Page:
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Who is at the Core of Financial Networks? The Role of Meeting Technologies

Author

Listed:
  • Gregor Jarosch

    (University of Chicago)

  • Maryam Farboodi

    (Princeton University)

Abstract

We study decentralized trading networks where agents differ in both their time-varying taste for an asset and the constant frequency at which they meet others. We show that a high meeting rate dampens the effect of the idiosyncratic taste on an agent's net valuation of an asset. As a consequence, the identity of the agents with a ``moderate'' valuation, and thus at the core of the financial network, remains relatively stable. This overcomes a common empirical deficiency of search-theoretic models of over-the-counter markets. In the model, traders not only differ in their time-varying taste for the asset, but also in the speed at which they trade. This implies that the option value of search differs across traders, and this option value moderates the impact of the flow value on a trader's net valuation of an asset. A higher option value of search for high frequency traders gives rise to fan shaped iso-value curves in the two-dimensional type space. As a result, the model offers a theory of intermediation in which the endogenous intermediators, that is the agents who are at the center of the intermediation chain, is quite stable. Moreover, the model sheds light on efficiency aspects of high frequency trading. We study whether an ex-ante investment into a meeting technology is efficient in an environment where agents are both buyers and sellers depending on whom they meet. Our preliminary results suggest that the well-known results in Hosios (1990) generalize to this environment.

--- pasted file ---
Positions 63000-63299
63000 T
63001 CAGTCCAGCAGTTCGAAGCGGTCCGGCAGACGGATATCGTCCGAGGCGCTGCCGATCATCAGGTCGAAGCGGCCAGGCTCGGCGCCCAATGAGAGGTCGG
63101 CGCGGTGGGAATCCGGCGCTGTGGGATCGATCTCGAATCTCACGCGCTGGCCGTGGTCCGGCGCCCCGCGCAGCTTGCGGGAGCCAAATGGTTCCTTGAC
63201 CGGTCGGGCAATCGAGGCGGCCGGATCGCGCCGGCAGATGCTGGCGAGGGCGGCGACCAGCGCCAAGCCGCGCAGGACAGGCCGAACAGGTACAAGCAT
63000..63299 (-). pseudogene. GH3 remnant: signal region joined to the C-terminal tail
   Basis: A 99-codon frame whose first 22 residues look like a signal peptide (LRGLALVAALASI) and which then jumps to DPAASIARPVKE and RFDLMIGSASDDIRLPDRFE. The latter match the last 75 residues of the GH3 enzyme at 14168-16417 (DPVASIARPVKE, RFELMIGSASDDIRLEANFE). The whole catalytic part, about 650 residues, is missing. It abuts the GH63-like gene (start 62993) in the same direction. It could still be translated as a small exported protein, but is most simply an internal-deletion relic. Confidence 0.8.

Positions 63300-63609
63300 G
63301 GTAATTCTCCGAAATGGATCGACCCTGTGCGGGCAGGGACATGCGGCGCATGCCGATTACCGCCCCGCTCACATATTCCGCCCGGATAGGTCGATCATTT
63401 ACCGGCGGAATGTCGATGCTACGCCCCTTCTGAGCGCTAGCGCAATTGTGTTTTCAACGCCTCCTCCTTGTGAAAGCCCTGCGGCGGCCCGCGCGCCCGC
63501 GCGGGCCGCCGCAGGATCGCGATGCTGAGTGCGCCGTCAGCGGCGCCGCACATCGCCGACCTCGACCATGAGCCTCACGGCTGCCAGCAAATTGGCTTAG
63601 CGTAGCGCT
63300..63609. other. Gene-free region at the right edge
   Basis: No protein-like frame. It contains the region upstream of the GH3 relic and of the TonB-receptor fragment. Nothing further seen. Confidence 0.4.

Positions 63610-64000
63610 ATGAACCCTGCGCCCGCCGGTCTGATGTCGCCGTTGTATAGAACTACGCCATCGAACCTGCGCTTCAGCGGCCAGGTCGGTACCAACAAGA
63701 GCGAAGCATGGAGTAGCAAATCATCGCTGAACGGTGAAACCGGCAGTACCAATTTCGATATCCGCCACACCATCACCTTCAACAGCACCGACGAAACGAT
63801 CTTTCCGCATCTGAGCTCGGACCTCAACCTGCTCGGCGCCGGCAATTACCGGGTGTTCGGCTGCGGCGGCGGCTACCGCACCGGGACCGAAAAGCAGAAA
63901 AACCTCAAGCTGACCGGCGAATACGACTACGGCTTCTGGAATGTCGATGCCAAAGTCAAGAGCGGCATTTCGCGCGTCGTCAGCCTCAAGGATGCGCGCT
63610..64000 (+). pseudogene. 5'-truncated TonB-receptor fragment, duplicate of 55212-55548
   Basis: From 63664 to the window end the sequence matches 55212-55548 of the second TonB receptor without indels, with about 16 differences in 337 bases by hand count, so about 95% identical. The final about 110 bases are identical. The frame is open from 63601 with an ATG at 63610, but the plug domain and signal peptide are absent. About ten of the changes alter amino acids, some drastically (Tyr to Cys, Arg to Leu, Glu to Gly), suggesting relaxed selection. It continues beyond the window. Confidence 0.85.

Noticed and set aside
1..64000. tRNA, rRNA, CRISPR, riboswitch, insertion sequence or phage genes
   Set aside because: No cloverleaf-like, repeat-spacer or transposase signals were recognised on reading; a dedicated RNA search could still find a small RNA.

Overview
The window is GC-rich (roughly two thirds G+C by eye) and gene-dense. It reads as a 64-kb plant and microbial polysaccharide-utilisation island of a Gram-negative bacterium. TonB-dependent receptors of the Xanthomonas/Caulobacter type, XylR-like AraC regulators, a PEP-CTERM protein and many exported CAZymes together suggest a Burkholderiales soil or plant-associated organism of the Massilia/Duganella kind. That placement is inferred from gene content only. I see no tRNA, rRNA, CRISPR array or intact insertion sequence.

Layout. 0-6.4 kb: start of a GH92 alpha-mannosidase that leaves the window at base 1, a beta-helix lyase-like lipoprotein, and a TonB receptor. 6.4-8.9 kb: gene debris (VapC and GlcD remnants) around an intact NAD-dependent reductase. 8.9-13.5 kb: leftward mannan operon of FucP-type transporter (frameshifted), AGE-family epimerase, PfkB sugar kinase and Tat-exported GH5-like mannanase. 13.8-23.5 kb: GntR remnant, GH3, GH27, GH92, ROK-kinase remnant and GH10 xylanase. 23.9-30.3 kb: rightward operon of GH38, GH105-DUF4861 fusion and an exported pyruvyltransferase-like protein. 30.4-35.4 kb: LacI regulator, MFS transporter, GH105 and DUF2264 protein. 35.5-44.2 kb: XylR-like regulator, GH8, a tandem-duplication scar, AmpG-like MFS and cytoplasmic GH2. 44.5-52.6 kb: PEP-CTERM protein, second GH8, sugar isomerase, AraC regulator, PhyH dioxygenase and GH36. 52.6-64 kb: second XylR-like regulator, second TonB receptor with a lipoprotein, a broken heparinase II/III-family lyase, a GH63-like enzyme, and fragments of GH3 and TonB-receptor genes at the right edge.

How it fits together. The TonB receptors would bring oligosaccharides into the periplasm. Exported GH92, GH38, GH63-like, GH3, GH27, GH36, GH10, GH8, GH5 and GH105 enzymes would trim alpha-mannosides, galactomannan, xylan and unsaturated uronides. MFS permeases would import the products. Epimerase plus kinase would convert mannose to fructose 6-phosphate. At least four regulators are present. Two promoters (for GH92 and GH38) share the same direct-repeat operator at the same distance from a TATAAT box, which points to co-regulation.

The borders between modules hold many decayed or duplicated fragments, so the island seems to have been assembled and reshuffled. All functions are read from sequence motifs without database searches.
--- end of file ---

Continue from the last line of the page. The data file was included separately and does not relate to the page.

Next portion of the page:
Suggested Citation

  • Gregor Jarosch & Maryam Farboodi, 2015. "Who is at the Core of Financial Networks? The Role of Meeting Technologies," 2015 Meeting Papers 1102, Society for Economic Dynamics.
  • Handle: RePEc:red:sed015:1102
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